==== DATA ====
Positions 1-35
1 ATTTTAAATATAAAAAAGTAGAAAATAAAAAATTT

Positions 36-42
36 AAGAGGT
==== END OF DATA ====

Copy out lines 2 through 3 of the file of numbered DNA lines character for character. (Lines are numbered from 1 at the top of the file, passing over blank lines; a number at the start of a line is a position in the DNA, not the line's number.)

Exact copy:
1 ATTTTAAATATAAAAAAGTAGAAAATAAAAAATTT

Positions 36-42